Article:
After Tagert’s condition worsened in 2017, he was placed on a ventilator, and the health authority recommended he receive 24-hour care. The problem: They were only willing to pay for 16 hours a day.

Registration: Assistive Technology for Trauma – Michigan Alliance for Families

This webinar meets 2 times.

October
Wed,Oct 12, 2022 12:00 PM – 1:30 PM EDT
Wed,Oct 12, 2022 6:30 PM – 8:00 PM EDT

Show in My Time Zone

Join Michigan Alliance for Families at either 12:00pm or 6:30pm for Assistive Technology (AT) for Trauma with Ajaune Thomas and Aimee Sterk, MI Disability Rights Coalition.

Join us for a virtual presentation about the possibilities of assistive technology to support people affected by trauma.

This training, presented by staff from Michigan Disability Right Coalition’s Assistive Technology Program, covers topics including:

• Assistive Technology (AT) and Trauma

• Disability Pride

• AT Devices for Daily Living and Safety

• AT in IEP

• Post Trauma Resources and Transitioning

We will explore AT that youth can use at home, work, and school for safety, sensory, self-regulation, building connections, structure and routine, social and emotional development, and self-advocacy.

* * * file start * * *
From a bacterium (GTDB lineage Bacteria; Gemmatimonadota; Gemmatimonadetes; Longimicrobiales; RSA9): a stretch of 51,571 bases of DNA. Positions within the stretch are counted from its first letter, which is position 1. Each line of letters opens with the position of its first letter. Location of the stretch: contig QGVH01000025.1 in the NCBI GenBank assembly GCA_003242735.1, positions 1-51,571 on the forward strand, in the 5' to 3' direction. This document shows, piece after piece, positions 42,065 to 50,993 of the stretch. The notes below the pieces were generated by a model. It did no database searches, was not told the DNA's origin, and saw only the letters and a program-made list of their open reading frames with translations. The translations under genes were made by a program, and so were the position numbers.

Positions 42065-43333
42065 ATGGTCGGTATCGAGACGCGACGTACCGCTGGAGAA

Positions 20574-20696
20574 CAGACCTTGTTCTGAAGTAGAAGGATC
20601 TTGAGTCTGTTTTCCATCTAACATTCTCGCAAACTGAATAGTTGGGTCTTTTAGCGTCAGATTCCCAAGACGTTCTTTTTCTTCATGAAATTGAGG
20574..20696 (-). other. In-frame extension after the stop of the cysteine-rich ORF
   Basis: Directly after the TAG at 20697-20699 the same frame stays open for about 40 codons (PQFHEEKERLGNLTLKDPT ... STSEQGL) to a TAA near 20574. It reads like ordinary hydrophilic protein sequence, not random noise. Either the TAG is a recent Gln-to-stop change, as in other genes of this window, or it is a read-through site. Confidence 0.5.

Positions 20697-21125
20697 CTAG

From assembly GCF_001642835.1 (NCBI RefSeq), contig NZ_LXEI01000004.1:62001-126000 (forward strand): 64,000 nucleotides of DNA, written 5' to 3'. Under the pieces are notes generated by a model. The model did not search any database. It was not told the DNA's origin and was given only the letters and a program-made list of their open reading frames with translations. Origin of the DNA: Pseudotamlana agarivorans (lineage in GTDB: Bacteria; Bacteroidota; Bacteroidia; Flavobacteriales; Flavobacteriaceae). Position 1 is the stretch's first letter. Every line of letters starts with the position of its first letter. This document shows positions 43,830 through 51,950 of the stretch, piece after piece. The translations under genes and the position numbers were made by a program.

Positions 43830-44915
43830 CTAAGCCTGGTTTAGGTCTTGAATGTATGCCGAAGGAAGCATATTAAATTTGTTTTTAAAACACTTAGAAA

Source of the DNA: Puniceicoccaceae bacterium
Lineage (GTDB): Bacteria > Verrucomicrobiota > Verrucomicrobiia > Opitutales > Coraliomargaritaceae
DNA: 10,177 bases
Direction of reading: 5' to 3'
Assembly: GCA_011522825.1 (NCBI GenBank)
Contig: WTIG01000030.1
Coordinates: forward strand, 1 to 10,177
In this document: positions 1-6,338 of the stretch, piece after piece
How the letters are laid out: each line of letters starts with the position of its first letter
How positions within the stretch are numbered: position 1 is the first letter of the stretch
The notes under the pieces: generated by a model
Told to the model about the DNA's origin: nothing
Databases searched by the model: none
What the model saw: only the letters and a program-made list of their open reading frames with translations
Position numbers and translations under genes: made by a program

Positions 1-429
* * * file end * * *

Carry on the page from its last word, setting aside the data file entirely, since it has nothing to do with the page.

Who should attend? Students with a disability who have experienced trauma and those that support someone that has experienced trauma.

Three Common Issues With Assisted Suicide Laws

From PRAF: For Complete Post, Click Here…

The debate about assisted suicide and euthanasia laws continues to increase around the world, but as Americans begin to see the repercussions of assisted suicide laws from our northern neighbors in Canada, even proponents of assisted suicide are questioning whether or not these laws are working.

There are three issues that this article by Nicholas Goldberg addresses that opponents of assisted suicide have been calling out for quite some time.

1. Discrimination of people with disabilities

“Three United Nations-appointed experts reported last year that the law appeared to violate the rights of the disabled and could have a “discriminatory effect” on them.”